News: 13th MEU maintains cultural awareness amid current events
Story by Sgt. Jennifer Pirante
USS BOXER (LHD 4), AT SEA - After the Marines and Sailors of 13th Marine Expeditionary Unit and Boxer Amphibious Ready Group departed Naval Base San Diego, Aug. 23, on Western Pacific Deployment, professors from the Naval Postgraduate School kept the units' senior leaders informed about the current state of Middle-Eastern countries through the Regional Security Education Program.
Mark Huber, program manager for Middle East and Central Asia for the Center for Civil-Military Relations; Tristan Mabry and Thomas H.
Johnson, professors in the department of National Security Affairs; and Army Lt. Col. Marcus Snow, instructor at the U.S. Army War College, delivered a week-long series of cultural awareness presentations aboard the USS Boxer (LHD 4), Aug. 24-29.
The presentations covered an array of topics including Iran, Pakistan, regional economic and development trends in the Horn of Africa, Islamic beliefs, and the on-going Syrian Civil War.
"Sometimes, it's so that there is a greater cultural understanding of who [military personnel] are working with and, sometimes, it's so you have a greater strategic understanding of who [they] are guarding against," Mabry said. "By communicating the perspective of the people [they] work with or guard against, [they] can do a better job all around."
According to the school's website, Chief of Naval Operations directed NPS to implement a program following the attack on the Navy guided-missile destroyer USS Cole (DDG 67), Oct. 12, 2000, in the Yemen port of Aden.
The attack, which killed 17 American sailors and injured 39, was later claimed by al-Qaeda. In response, NPS developed RSEP as an outreach program to better prepare Naval Forces and Strike Groups for overseas operations by providing education about the regions in which they may operate by keeping Marines and Sailors informed, not only about cultural norms in other countries, but also significant current events such the most recent chemical attacks of Aug. 21, which killed more than 1,400 people, including 426 children, according to the New York Post.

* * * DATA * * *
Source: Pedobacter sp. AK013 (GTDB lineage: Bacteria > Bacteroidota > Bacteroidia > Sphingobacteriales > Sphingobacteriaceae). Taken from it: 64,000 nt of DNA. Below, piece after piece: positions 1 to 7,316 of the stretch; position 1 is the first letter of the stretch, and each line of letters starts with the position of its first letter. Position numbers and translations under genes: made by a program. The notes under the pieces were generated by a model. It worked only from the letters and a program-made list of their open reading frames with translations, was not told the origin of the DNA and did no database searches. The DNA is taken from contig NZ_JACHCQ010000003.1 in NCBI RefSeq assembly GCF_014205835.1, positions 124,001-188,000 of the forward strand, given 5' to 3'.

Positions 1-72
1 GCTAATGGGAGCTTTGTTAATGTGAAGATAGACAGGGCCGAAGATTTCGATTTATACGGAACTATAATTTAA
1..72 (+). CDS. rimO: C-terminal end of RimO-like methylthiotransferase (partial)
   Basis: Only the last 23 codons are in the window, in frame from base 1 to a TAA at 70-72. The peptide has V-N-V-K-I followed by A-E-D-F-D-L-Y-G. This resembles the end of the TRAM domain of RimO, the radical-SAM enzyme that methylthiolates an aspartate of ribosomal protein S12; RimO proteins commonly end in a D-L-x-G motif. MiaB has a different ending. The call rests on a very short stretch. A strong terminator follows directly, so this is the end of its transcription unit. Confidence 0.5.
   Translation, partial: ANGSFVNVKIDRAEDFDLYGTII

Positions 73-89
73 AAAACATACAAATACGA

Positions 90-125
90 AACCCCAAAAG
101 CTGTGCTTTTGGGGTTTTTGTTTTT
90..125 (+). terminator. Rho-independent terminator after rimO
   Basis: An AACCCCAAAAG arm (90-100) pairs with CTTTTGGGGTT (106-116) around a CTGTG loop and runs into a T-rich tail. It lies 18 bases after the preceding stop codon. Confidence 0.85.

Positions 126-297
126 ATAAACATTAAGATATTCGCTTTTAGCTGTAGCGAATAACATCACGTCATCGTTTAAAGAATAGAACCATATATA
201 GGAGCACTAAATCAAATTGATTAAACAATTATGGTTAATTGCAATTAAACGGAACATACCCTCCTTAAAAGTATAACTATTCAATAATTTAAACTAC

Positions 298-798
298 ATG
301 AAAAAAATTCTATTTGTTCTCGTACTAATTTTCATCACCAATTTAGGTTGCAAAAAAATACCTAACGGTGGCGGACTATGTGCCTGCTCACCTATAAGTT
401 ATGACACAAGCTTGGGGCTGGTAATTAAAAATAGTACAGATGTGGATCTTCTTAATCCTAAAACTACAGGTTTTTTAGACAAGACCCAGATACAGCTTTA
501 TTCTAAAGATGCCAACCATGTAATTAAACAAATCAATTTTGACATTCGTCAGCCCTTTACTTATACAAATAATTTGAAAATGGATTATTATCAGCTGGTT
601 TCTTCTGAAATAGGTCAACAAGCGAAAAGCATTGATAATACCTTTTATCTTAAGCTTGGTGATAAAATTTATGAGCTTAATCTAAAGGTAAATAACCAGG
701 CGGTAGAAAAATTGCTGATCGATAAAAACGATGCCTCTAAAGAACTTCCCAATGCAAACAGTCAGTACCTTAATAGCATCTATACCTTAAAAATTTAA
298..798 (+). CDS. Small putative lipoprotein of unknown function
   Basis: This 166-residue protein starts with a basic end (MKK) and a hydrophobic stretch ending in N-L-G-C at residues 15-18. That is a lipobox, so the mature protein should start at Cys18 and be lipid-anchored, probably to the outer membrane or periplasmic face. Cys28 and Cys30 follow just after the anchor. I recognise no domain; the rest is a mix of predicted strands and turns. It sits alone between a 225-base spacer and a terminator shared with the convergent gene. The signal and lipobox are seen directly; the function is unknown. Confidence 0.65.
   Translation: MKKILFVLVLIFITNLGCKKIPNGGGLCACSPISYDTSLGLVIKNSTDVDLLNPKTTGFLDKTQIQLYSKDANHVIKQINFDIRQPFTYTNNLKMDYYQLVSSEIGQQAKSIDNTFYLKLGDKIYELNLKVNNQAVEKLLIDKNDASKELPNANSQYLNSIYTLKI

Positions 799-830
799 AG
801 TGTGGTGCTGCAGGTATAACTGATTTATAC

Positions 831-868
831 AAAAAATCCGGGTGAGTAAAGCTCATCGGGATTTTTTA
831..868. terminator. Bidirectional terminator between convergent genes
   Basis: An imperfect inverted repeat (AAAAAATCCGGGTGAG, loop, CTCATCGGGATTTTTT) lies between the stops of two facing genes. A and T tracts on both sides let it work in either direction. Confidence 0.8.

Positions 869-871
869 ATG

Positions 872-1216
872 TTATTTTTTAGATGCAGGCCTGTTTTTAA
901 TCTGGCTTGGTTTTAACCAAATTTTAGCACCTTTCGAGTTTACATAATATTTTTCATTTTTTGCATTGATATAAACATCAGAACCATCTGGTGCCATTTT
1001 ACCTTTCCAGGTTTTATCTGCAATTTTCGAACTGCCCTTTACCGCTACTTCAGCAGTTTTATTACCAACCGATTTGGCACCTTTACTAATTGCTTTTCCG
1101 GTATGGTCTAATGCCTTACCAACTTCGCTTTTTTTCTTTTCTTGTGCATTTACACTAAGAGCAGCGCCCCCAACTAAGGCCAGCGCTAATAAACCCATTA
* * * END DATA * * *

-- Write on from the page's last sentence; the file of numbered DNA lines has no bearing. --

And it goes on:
"We want the leadership of the Amphibious Ready Group to be prepared for all contingencies, even beyond the ones that are seemingly the most high profile at the time," Huber said. "Even with exceptionally busy schedules in terms of getting ready for deployment, clearly [military personnel] have been paying attention to current events and follow them even closely. By virtue of the very high-quality questions that are being asked, clearly, [they] are paying attention to the extent that we can contribute to their existing knowledge that they gain through the media. I think it makes for real optimized interaction."
Marines and Sailors aboard the USS Boxer turned their attention to television screens as President Barack Obama addressed the issue, Aug. 31, and claimed U.S. intelligence shows the attacks were carried out by the Syrian government against its own people.
"What is different about these particular attacks is the way they were chronicled in the media and the fact that there were so many people killed, and so many of the people perished in the attacks were also small children," Huber said. "In this case, even if there is ambiguity about who has used them, the scale of the suffering and the scale of the death, as a result of this chemical attack creates a new type of force very different from any catalyst that any previous chemical attacks might have brought. So, the pressure to do something is much more intense now than it has been before."
This type and scope of training to improve situational awareness for 13th MEU BOXARG Marines and Sailors highlights the depth of comprehensive training this unit undergoes in order maintain readiness to respond to the full spectrum of Marine Air-Ground Task Force capabilities from rapid-response humanitarian assistance to combat operations.